After I had gained a portfolio of work through freelance sites, I wanted to further develop my writing career. For me, the most obvious approach to this was through a mix of agencies.
The advantage of agencies is that they’ll find the clients based on your expertise/experience. This significantly reduces the time needed to look for repeat clients when first going out on your own.
Finding agency work was easier than I imagined, and it was made simpler with some organization and research.
First, I drew up a list of SEO, digital marketing, PR and design agencies. Rather than message them straight away, I checked the ‘services’ pages, as some digital marketing and SEO agencies don’t offer writing services. Next, I took my time to look at the type of clients they worked with, and then narrowed down a list of the agencies I felt would be a good ‘fit.’
I used the ‘about,’ ‘media,’ or ‘team’ pages to find out the CEO’s name, or if they had a content manager. If they had a content manager, then I addressed my emails to them, as queries will often get passed to them.
I knew pitching was a numbers game so, when I first started, I sent out up to 30 emails a day. However, this approach wasn’t hugely successful so I changed my strategy, concentrating on quality instead of quantity. I also made sure my pitches were more tailored, and better suited to each agency.
To do this, I took a closer look at the agencies to assess their potential content needs, the type of content they produced, and the content their clients used. I then targeted my work samples, and adapted my letter of intent so they were a better fit with each agency/client.
This drastically increased my success rate in terms of responses, and was the most effective at landing me work. My first success was being offered $45 a blog post, which bolstered my confidence.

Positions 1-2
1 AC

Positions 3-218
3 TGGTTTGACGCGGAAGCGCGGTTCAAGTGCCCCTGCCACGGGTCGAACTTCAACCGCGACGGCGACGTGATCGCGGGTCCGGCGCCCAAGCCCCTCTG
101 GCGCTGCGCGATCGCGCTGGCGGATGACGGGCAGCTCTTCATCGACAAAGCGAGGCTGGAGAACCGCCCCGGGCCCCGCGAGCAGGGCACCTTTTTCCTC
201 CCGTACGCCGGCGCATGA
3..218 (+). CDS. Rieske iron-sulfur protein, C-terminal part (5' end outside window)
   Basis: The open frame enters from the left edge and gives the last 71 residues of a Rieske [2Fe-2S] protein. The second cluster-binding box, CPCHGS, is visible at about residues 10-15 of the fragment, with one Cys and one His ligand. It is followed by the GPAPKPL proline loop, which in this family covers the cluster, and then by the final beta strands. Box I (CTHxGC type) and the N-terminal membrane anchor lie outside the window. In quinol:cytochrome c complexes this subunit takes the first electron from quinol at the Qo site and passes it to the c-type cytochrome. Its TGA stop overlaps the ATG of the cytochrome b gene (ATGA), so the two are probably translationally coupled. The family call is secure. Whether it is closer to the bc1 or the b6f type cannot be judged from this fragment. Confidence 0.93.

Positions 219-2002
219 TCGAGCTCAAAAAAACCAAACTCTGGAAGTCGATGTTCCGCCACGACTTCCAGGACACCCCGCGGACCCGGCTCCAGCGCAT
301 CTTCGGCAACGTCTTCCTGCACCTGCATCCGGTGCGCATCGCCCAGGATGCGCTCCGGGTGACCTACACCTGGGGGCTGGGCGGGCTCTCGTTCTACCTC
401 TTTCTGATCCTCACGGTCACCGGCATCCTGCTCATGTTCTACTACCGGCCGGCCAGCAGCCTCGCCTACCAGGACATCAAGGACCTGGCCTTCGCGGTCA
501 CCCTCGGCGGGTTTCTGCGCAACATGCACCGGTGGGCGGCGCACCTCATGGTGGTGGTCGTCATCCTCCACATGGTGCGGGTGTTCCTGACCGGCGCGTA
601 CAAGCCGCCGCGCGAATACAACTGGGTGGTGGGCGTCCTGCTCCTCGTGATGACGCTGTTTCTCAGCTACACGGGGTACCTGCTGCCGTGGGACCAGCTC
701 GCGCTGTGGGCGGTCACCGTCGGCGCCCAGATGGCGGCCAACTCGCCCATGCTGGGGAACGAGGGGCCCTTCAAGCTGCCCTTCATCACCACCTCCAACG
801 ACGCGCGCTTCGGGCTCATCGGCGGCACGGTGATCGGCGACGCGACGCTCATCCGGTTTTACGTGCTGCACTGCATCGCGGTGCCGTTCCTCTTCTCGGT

My next aim was to land higher paying work, which meant further streamlining my list of agencies. I narrowed down companies with the highest revenue. If I couldn’t find company revenue, then I went by company size.
Soon, I was being offered $100 blog posts, and $750 projects, which bolstered my confidence further.
The Next Step
My work with agencies gave me a list of big name client names that I could add to my resume, which would make a better impression when I started to direct email businesses.
In addition, getting a glimpse into how agencies work, and finding out more about the information gathering stage, etc. gave me a valuable insight into working with clients, and striking out on my own.
- How I Conquered the “Feast or Famine” Freelance Cycle Using the 3 R’s! by Jennifer Brown Banks
- You WILL Occasionally Face Famine as a Writer – Here’s What to Do When It Happens – by Ingrid Cruz
- Good Leads = Article Sales By Kristine Hansen
- A Personal Blog Leads to Professional Opportunities By Virginia Williams
- How I Got Steady Freelance Writing Work By Going the Extra Mile – by Ann Jamieson
Jane Fazackarley is a freelance writer with a special interest in health, small business and fashion. Her debut novel, Then He Left Me, is available on Amazon.
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